6. Not sweating the small/meaningless/irrelevant stuff – The amount of patience I gained while living in Israel is one of the most valuable things I got out of the entire experience. The culture is extremely “laid back” in many, many ways; arriving on time is virtually unheard of, as is dressing in formal attire to pretty much anything including job interviews and funerals; one of the most common expressions you hear on the street/at work/with friends is “y’hiyeh b’seder” meaning “it will be OK”. The service industry is a total joke compared to the customer-satisfaction orientation of corporate America. At first I hated this difference, but later grew to appreciate it and am still not sure which extreme I prefer: the lackadaisical, no-rush attitude of Mediterranean culture, or the American focus on fast-paced productivity.

7. Dressing casually…no matter what – The concept of “business casual” is sort of non-existent. You either work in a law firm, wear a uniform, or wear pretty much whatever you want to work. I never once wore my black pants in the almost 4 years I lived in Israel, and I went on job interviews, attended conferences, funerals, etc. You can wear a dress to a wedding (many brides go all-out), but if you want to wear pants as a woman – that’s OK too. Same goes for funerals. Jeans are not frowned upon at an Israeli funeral. It’s refreshing once you get used to it. I sort of took it to the next level, and sorta stopped wearing makeup and earrings regularly to the point of my Dad telling me I look like a lesbian. I think it was due to a combination of living in a hot climate, feeling like some sort of permanent back-packer, and being in a serious relationship…but I only “put my face on” once in awhile. I realized today that the women in my family always wear makeup and earrings, and that it’s just nice to feel attractive even if you might not have a reason to.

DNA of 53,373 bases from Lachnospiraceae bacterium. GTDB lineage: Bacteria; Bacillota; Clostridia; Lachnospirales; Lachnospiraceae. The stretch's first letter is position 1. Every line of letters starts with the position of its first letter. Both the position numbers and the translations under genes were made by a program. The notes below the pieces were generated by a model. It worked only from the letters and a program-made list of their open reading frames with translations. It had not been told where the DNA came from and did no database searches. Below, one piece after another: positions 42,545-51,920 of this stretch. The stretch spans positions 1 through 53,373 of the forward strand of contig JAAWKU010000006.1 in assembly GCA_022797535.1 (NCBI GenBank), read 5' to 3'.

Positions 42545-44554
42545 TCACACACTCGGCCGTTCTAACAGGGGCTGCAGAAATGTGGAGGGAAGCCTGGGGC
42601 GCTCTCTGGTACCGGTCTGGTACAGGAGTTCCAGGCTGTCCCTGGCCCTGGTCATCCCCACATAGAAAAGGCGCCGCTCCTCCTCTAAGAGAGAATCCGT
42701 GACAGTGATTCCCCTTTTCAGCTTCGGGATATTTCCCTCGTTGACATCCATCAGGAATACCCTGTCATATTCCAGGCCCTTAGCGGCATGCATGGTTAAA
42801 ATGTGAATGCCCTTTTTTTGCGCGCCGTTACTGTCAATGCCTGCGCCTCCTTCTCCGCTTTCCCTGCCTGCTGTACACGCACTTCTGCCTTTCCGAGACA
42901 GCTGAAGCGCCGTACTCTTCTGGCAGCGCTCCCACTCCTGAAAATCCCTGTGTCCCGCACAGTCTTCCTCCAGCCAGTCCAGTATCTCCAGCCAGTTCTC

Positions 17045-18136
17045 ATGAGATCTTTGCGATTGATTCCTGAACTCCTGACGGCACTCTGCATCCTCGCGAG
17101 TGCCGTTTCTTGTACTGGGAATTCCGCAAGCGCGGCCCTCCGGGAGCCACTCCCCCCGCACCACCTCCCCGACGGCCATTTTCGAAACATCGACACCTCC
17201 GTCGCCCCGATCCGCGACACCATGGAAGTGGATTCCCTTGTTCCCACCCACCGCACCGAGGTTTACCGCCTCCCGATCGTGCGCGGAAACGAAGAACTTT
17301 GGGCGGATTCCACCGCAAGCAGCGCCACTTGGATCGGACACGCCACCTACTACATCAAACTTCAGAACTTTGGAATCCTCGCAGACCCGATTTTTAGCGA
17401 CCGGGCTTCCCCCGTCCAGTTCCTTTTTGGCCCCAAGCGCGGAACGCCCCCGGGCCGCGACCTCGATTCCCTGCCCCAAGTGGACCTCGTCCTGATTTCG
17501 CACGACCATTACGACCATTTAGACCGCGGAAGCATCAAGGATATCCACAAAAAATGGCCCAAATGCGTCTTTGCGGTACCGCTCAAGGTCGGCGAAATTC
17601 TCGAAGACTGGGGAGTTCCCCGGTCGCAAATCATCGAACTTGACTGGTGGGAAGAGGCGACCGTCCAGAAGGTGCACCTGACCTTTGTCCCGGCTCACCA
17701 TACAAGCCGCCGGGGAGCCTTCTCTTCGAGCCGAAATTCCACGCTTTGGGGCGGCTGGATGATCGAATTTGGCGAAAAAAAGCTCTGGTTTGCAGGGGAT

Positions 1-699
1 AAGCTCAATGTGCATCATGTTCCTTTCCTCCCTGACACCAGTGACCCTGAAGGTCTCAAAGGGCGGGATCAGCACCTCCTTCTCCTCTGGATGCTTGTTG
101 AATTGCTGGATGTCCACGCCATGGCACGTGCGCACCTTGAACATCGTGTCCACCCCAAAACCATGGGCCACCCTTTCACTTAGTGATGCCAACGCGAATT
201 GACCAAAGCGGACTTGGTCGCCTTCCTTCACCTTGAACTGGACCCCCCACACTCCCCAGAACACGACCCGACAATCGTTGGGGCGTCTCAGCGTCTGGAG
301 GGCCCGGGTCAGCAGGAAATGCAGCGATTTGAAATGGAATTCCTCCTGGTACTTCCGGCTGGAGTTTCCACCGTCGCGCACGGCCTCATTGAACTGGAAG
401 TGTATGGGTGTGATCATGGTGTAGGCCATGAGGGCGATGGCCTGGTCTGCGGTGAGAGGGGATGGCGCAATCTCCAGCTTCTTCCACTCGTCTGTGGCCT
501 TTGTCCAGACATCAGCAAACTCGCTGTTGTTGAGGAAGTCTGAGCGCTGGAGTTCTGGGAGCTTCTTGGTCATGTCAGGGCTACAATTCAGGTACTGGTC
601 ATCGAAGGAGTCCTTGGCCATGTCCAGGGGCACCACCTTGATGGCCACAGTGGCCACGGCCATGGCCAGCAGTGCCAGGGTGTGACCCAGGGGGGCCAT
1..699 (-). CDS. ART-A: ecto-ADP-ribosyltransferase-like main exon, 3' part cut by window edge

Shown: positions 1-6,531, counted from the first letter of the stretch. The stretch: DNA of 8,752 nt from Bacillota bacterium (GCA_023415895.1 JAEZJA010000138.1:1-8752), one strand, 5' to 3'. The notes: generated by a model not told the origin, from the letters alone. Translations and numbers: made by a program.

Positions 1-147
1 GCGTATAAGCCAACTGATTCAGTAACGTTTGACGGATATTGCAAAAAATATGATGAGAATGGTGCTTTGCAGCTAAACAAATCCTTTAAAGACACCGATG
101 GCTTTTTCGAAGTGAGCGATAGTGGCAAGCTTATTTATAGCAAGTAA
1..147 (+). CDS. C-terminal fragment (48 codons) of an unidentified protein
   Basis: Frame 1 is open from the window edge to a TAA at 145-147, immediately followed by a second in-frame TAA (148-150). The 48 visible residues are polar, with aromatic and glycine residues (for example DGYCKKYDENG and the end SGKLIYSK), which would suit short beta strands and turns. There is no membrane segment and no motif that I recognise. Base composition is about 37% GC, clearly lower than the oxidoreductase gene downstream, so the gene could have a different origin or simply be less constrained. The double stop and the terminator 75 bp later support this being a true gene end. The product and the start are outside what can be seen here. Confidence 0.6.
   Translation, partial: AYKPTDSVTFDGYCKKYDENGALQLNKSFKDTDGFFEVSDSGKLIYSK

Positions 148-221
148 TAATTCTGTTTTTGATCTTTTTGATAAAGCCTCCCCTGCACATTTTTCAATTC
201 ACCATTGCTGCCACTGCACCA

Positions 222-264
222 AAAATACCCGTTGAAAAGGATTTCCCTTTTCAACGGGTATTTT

I’m constantly struggling to view the world not in black-and-white, but somewhere in between. Some of these quirks represent that struggle; I don’t want to choose between an overly-relaxed, casual lifestyle versus a race for achievement, efficiency and success. Somewhere in the middle sounds best. I’m trying to find a place like that, closer to “home” . . .

6 thoughts on “AFTER 6-MONTHS BACK: 7 Israeli Quirks I Want to Keep

  1. Israel sounds awesome! I’ve always wanted to go and these cultural snippets make it sound even more appealing, especially the more laid back nature. Everything here in the US can be so high strung, so much pressure all the time. I’m glad you got to have such a cool experience. I can’t wait to read more about it.

  2. Hi!, I stumbled for your blog while looking for pictures of my once “home” in Tel-Aviv: Michal 7 pinat Borochov. What a coincidence! Only I lived there “some” years before: between 1978 and 1980, when learning the ropes of my turf (political cartooning) at Maariv daily (back at Buenos Aires, Argentina, since then). How much I miss those days. Thanks for help me to remember!

    • So glad you found it! Happy you were able to relive some of the memories. It’s very much part of me still every day, in ways that change and evolve but I’m grateful for them being there.